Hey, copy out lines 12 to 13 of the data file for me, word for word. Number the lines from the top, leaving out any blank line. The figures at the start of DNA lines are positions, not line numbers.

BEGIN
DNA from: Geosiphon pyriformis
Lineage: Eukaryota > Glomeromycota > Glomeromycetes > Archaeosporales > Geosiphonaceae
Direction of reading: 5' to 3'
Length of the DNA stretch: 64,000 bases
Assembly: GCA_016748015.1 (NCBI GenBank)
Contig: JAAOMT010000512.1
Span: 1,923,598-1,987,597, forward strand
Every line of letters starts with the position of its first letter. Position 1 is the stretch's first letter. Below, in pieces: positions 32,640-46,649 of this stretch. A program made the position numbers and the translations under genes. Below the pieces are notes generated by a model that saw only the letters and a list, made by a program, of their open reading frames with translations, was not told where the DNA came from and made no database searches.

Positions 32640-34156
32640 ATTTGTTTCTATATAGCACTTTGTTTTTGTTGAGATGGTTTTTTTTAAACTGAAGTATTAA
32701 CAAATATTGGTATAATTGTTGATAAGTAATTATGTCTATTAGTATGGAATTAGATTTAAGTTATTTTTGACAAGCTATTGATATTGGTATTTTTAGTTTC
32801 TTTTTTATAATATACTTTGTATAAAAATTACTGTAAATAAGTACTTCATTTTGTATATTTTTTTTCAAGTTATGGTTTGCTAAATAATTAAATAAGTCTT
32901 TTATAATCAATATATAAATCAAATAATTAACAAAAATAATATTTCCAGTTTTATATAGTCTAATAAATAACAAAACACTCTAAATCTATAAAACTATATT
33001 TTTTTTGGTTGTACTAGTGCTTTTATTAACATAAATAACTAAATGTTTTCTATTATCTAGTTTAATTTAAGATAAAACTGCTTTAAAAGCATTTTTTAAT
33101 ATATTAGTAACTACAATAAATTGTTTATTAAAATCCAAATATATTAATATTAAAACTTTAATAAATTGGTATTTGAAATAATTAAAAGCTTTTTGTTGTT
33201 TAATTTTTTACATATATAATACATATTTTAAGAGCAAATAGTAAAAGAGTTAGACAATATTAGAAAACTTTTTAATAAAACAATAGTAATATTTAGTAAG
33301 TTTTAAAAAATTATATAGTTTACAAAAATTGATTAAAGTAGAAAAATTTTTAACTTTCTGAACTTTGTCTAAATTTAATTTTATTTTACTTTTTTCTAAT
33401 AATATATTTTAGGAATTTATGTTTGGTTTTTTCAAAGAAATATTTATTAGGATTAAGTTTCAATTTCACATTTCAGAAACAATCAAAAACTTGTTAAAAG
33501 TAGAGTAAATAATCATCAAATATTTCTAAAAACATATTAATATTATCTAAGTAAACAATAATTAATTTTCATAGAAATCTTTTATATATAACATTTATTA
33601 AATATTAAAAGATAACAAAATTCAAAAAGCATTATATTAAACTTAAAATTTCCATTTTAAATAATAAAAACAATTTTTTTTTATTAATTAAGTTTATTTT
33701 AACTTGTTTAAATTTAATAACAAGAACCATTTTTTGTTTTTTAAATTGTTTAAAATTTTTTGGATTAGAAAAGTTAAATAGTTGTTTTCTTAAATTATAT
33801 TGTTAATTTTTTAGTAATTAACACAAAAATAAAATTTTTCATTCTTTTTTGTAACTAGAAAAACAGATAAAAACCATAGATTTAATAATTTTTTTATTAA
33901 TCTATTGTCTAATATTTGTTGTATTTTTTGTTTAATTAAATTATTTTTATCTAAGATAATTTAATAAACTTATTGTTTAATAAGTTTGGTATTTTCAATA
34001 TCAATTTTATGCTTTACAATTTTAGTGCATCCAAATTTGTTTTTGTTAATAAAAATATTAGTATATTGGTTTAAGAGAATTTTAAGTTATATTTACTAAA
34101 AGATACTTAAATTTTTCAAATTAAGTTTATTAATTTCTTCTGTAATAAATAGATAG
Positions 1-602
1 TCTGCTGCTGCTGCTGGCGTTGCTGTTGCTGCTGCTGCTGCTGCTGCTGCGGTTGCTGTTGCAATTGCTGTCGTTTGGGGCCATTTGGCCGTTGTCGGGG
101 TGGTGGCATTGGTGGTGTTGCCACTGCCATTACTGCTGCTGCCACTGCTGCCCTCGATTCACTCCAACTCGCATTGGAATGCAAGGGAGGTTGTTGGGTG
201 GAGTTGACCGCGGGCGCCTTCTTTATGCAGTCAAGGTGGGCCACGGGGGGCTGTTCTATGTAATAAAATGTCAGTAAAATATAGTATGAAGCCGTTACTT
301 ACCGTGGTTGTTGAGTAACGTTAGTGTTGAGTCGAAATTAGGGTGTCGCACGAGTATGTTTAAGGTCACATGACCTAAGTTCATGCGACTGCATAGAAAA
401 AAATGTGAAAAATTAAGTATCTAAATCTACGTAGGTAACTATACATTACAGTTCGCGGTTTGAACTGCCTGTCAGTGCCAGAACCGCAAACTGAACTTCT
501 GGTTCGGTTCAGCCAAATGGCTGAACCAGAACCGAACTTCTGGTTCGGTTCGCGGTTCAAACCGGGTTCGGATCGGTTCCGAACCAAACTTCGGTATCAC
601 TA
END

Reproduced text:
32801 TTTTTTATAATATACTTTGTATAAAAATTACTGTAAATAAGTACTTCATTTTGTATATTTTTTTTCAAGTTATGGTTTGCTAAATAATTAAATAAGTCTT
32901 TTATAATCAATATATAAATCAAATAATTAACAAAAATAATATTTCCAGTTTTATATAGTCTAATAAATAACAAAACACTCTAAATCTATAAAACTATATT